And we must not, of course, forget about taste. Taste is – and should be – a fundamental part of the food we choose – and of eating well. I am truly proud of the excellent cuisine that is thriving in Sweden with our world-ranking chefs and restaurants. And this culinary experience and expertise will of course inform and flavour our work with the National Food Strategy.
I can also see great potential in developing tourism linked to our cuisine, food and culture, in hunting and fishing, and in nature-based ecotourism. Sweden has so much to offer in these areas.
So with Sweden’s National Food Strategy we can both boost the production of great food and create more jobs throughout the entire chain of production. We want to give more people the chance to discover Swedish food and Sweden as a true culinary destination. And we want to take a full part in making global food production more sustainable.
For truly good food – and great food – from Sweden.
Sweden’s Minister for Rural Affairs
As I am writing this, I am sitting on a sunny beach in India. I have spent the past week attending a leadership course combining ayurvedic food with management. Ayurveda really means knowledge of life and is an ancient idea about food as medicine. By eating right, you keep diseases at bay. In addition, one should get a moderate amount of exercise, the physical activity in the Indian version being yoga. To put it simply, to achieve wellbeing one should eat lots of freshly cooked vegetables, fruit and berries, exercise moderately and make time for reflection. Indians have been saying this for 5,000 years now.
The latest research on food and health says almost exactly the same thing. Eat colourful fruit, vegetables and berries, eat according to the seasons and get exercise, and you will improve your chances of staying healthy and living longer. This deep-rooted or ultramodern (depending on what way you look at it) food doctrine translates to Sweden quite easily. Enjoy all our Nordic, colourful vegetables, such as beets, asparagus, spinach, blueberries, lingonberries, strawberries and red and black currants, and the Scandinavian oat, considered to be the best in the world.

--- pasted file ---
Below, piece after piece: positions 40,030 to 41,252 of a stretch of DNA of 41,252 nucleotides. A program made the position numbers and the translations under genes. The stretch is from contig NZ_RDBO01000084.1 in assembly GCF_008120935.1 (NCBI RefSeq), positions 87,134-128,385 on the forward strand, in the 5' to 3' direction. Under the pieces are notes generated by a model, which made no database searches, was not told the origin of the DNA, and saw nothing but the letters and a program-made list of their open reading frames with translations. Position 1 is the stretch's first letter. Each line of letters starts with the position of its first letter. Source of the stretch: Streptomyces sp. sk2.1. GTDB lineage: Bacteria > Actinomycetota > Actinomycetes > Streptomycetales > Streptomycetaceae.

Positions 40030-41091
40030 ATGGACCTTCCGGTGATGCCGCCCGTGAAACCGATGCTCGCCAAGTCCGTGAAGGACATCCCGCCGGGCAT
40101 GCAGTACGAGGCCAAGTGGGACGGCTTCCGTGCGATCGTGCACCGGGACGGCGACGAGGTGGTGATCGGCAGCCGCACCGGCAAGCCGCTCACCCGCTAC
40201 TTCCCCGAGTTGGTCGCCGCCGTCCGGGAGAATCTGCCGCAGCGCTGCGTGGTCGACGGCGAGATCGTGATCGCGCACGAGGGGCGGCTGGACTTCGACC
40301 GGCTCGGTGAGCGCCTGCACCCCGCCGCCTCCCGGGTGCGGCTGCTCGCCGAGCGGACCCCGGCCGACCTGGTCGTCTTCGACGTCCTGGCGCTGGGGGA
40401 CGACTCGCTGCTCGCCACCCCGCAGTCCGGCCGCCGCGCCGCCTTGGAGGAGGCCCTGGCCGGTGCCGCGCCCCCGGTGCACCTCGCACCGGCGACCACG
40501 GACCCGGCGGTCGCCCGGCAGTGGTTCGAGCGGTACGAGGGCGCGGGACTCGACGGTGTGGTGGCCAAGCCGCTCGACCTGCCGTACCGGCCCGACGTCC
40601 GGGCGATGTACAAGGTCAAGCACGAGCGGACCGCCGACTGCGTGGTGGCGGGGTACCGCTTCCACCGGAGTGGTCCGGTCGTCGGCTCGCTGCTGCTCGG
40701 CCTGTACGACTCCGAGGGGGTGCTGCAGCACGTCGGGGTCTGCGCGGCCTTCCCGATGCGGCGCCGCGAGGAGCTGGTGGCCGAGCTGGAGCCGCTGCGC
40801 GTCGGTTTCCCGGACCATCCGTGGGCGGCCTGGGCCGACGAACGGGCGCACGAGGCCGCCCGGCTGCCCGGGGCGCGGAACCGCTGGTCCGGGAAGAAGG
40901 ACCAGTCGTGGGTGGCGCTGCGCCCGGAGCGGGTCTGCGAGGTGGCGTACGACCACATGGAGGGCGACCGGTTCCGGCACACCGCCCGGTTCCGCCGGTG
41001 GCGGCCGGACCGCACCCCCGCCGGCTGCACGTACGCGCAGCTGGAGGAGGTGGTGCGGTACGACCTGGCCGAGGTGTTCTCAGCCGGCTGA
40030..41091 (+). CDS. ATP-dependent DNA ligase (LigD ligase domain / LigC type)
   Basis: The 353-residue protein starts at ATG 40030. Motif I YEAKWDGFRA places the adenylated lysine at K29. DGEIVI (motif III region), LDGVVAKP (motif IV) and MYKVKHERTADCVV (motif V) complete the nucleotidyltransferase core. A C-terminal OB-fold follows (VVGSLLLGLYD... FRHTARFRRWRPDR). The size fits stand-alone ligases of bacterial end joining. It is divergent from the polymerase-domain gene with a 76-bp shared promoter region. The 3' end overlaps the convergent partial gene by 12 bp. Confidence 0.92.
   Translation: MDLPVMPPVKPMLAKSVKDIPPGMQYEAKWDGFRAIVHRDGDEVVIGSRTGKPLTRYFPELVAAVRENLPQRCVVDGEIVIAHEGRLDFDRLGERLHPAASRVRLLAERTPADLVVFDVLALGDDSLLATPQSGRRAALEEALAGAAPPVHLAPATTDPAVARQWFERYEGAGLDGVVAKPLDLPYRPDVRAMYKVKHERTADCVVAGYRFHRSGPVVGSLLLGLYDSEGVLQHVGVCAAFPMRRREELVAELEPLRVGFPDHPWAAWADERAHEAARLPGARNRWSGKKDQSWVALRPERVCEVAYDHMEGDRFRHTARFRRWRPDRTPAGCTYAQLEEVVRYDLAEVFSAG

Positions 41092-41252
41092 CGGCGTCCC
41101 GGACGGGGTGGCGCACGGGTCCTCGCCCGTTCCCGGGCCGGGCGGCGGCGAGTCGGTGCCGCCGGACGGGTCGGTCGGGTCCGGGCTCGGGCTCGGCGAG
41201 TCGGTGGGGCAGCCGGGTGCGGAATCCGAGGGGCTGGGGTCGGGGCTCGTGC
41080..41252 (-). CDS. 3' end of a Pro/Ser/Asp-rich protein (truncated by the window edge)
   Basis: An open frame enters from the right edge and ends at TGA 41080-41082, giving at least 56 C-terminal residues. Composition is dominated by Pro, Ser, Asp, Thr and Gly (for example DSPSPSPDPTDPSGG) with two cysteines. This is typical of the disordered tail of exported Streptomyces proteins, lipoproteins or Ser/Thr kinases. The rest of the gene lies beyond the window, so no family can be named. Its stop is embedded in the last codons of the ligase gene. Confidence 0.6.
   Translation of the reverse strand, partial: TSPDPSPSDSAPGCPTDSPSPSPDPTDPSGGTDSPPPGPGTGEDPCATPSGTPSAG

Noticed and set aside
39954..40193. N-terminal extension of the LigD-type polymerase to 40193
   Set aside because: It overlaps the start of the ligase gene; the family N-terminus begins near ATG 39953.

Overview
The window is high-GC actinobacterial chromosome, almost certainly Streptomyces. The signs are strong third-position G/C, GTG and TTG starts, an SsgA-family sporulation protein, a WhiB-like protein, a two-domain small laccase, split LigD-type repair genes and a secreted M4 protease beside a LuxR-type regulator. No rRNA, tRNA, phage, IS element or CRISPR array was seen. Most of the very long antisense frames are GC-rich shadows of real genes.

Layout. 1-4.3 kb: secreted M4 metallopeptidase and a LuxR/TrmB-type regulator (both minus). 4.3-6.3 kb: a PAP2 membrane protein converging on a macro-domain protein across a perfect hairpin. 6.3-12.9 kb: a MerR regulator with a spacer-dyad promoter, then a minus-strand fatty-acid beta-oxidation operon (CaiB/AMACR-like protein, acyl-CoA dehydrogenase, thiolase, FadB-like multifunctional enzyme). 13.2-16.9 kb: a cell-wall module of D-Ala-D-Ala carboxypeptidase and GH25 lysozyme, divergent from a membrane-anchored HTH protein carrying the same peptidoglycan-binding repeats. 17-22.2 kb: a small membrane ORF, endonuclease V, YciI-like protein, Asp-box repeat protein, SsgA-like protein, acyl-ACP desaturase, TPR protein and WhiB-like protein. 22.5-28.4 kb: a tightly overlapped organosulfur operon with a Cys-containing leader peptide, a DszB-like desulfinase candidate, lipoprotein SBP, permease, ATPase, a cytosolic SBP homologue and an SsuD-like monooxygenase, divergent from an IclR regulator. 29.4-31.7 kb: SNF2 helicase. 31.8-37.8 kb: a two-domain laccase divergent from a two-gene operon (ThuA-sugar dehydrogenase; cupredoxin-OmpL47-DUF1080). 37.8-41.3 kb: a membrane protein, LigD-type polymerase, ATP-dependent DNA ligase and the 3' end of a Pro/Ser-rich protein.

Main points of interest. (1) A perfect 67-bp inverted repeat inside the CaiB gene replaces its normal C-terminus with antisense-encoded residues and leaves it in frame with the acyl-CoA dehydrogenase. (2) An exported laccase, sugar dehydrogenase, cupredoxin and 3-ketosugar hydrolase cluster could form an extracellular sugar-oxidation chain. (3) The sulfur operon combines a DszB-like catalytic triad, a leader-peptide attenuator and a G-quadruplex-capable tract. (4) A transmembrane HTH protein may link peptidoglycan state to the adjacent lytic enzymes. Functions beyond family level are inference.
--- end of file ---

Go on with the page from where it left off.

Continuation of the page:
If you do not wish to stick to a vegetarian ethos, Swedish meat is the most antibiotic-free meat in the whole world, and our chicken is free from salmonella. We could create an entire health creed based on the products produced in Sweden – and attempts have been made. When a test group had to live off Nordic food alone for one month, the participants became both healthier and lighter. All easily measurable values, such as weight, cholesterol, blood pressure and blood sugar, changed for the better after four weeks following a selected Nordic diet.
We in the Nordic countries are simply very good at producing food. But we are not very good at spreading the word about it and conquering the world with it. While other countries establish their cuisines and products everywhere, we are still reasonably cautious in Sweden. A bit too ’lagom’ (lagom is a near-untranslatable Swedish word meaning just perfect, balanced or moderate, not too little and not too much). The law of Jante, which deems individual success and achievement as unworthy and inappropriate, still has a firm hold on us, and we are afraid to boast to the world that we really are the best. Pretty much the best in the world when it comes to producing food.
It is often said that less talking and more doing is a good aim or, as American films would have it, that one should walk the walk, not just talk the talk. But in Sweden, it is actually the complete opposite when it comes to food. We should start to talk more about our fantastic products, which are both tasty and healthy.
CEO, the Swedish Food Federation
For more information, please visit: www.livsmedelsforetagen.se